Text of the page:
1,4-Dioxane is toxic and is classed as a possible human carcinogen by various authorities around the world. This classification is based on animal studies but there is insufficient evidence to show that it is carcinogenic to humans. 1,4-Dioxane as an impurity in cleaning products, especially personal cleansing products, has been under scrutiny since the late 1970s and numerous analyses have been done over the years on groups of personal care products to ascertain the levels of 1,4-dioxane present in these. Studies done in 1979 and the early 1980s on selected shampoo and bath gel products, etc showed 1,4-dioxane could be present in them up to levels of 279 mg/L (1, 5). However, over the years since then there have been advances in modifying the process conditions to reduce the amount of 1,4-dioxane produced during the sulfation of alcohol ethoxylates and also in the technology for stripping 1,4-dioxane out of alkyl ether ethoxylates after it has been formed (2).


It is important to note that the miniscule levels at which 1,4-dioxane are present in shampoos and body washes containing alkyl ether sulfates pose no risk to consumers from the use of these products despite there being a lot of erroneous information on the internet, etc surrounding 1,4-dioxane in this matter. The key issues with 1,4-dioxane are that it is highly mobile, it is not readily biodegradable and cannot therefore be easily removed in water-treatment and sewage plants which means that it can ultimately end up at trace levels in drinking water and thus cause a potential risk to humans and other lifeforms through cumulative effects. It is also important to note that there are other sources of 1,4-dioxane besides household and personal care products (including I&I) which contribute to the current levels at which 1,4-dioxane can be found in groundwater/drinking water in various regions in the USA. These include former industrial and military facilities, but the contributions of 1,4-dioxane from each of these sources to the total are not known and can vary from location to location.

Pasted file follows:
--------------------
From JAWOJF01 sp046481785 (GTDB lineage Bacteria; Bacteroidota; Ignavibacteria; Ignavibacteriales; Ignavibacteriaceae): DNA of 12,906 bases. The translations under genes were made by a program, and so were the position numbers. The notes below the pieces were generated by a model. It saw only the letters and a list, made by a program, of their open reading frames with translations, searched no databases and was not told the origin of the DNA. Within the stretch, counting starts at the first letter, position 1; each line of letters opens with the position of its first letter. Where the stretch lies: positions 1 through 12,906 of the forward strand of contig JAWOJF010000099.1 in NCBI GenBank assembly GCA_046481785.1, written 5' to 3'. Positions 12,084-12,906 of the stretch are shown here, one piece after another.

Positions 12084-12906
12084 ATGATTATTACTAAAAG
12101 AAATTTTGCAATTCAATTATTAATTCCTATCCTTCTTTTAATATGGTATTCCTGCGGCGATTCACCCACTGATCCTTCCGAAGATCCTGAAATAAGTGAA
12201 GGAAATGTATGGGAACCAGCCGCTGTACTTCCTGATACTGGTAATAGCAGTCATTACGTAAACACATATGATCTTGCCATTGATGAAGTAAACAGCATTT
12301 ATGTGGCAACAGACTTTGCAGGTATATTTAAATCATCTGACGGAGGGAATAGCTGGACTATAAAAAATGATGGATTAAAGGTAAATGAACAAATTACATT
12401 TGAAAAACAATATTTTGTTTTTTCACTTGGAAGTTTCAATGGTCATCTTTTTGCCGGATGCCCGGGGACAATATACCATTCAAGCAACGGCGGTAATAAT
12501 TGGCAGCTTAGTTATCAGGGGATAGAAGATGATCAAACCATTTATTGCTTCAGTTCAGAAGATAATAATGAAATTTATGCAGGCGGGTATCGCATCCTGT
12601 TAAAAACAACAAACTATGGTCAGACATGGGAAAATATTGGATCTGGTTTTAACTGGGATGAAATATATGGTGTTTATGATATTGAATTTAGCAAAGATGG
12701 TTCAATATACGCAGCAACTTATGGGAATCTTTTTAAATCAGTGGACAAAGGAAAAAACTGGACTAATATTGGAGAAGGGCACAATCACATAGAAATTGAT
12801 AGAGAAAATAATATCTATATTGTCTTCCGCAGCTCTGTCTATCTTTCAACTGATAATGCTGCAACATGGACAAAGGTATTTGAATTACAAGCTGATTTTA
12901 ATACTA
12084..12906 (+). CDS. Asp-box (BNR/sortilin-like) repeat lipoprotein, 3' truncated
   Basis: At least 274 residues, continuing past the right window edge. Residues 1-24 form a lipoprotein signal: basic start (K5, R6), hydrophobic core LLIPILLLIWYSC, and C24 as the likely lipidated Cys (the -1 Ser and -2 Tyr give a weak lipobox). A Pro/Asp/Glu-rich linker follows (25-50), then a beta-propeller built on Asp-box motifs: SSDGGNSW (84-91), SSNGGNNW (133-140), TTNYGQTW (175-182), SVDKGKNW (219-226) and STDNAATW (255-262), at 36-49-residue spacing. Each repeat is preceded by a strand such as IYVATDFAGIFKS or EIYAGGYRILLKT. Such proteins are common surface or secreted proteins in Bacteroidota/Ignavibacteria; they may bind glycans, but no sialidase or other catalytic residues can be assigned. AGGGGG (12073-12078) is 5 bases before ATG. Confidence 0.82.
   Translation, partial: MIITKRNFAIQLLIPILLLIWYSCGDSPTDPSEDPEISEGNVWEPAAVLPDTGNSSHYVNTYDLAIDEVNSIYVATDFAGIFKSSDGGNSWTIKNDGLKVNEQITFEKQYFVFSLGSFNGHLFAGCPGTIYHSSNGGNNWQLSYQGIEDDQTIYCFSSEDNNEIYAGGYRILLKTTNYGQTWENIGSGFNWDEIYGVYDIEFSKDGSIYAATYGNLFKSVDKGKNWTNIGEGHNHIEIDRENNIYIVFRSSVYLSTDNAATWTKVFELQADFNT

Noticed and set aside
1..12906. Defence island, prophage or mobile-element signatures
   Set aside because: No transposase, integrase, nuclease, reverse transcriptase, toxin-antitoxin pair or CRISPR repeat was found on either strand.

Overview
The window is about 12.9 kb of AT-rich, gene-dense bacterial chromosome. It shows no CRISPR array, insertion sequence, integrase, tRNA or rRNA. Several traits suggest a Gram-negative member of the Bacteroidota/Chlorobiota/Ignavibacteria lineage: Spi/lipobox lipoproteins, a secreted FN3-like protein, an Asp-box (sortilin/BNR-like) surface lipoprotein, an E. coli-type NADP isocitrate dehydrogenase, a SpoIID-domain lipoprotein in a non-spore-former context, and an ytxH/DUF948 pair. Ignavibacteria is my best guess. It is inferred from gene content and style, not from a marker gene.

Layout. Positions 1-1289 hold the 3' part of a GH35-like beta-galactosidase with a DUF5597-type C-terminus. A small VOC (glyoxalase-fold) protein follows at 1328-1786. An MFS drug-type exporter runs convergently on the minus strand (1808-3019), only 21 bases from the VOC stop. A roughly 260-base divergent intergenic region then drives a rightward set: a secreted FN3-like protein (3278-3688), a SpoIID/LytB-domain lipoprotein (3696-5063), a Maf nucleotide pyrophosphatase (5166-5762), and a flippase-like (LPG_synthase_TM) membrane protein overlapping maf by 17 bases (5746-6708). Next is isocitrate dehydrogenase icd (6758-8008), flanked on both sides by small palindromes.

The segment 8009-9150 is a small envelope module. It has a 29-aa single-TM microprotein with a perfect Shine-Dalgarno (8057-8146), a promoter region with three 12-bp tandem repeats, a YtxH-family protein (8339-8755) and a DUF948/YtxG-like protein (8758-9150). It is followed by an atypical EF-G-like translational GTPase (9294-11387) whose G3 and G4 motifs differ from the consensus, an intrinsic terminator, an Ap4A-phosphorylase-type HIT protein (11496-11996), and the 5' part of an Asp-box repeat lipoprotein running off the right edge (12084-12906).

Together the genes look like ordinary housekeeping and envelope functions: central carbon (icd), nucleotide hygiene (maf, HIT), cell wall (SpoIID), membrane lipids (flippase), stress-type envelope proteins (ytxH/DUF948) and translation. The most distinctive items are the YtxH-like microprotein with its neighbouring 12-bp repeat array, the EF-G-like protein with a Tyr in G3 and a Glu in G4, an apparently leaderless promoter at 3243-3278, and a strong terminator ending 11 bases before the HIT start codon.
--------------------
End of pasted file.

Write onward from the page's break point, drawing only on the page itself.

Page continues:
Whatever the case, concern over 1,4-dioxane levels in drinking water in Long Island, USA prompted the passing of New York State Senate Bill S4389B by Governor Cuomo in December 2019 restricting the levels of 1,4-dioxane to 2 ppm for household cleaning products and personal care products by 31st December, 2022 and then to 1 ppm in these products by 31st December 2023. Many States in the USA have indicated that they will follow suite and adopt these same restrictions. However, the position on 1,4-dioxane regulations in the rest of the world is much less draconian. For example, there is currently no regulation on the levels of 1,4-dioxane in household and personal care products in Europe but manufacturers of personal care products are generally working to the Scientific Committee on Consumer Safety (SCCS) opinion of 2015 that “a trace level of <10 ppm in cosmetic products is safe” (6). For the ASEAN countries, the presence of 1,4-dioxane in personal care products was regulated to <25 ppm from June 2020 with a further restriction of <10 ppm coming into force in June 2023.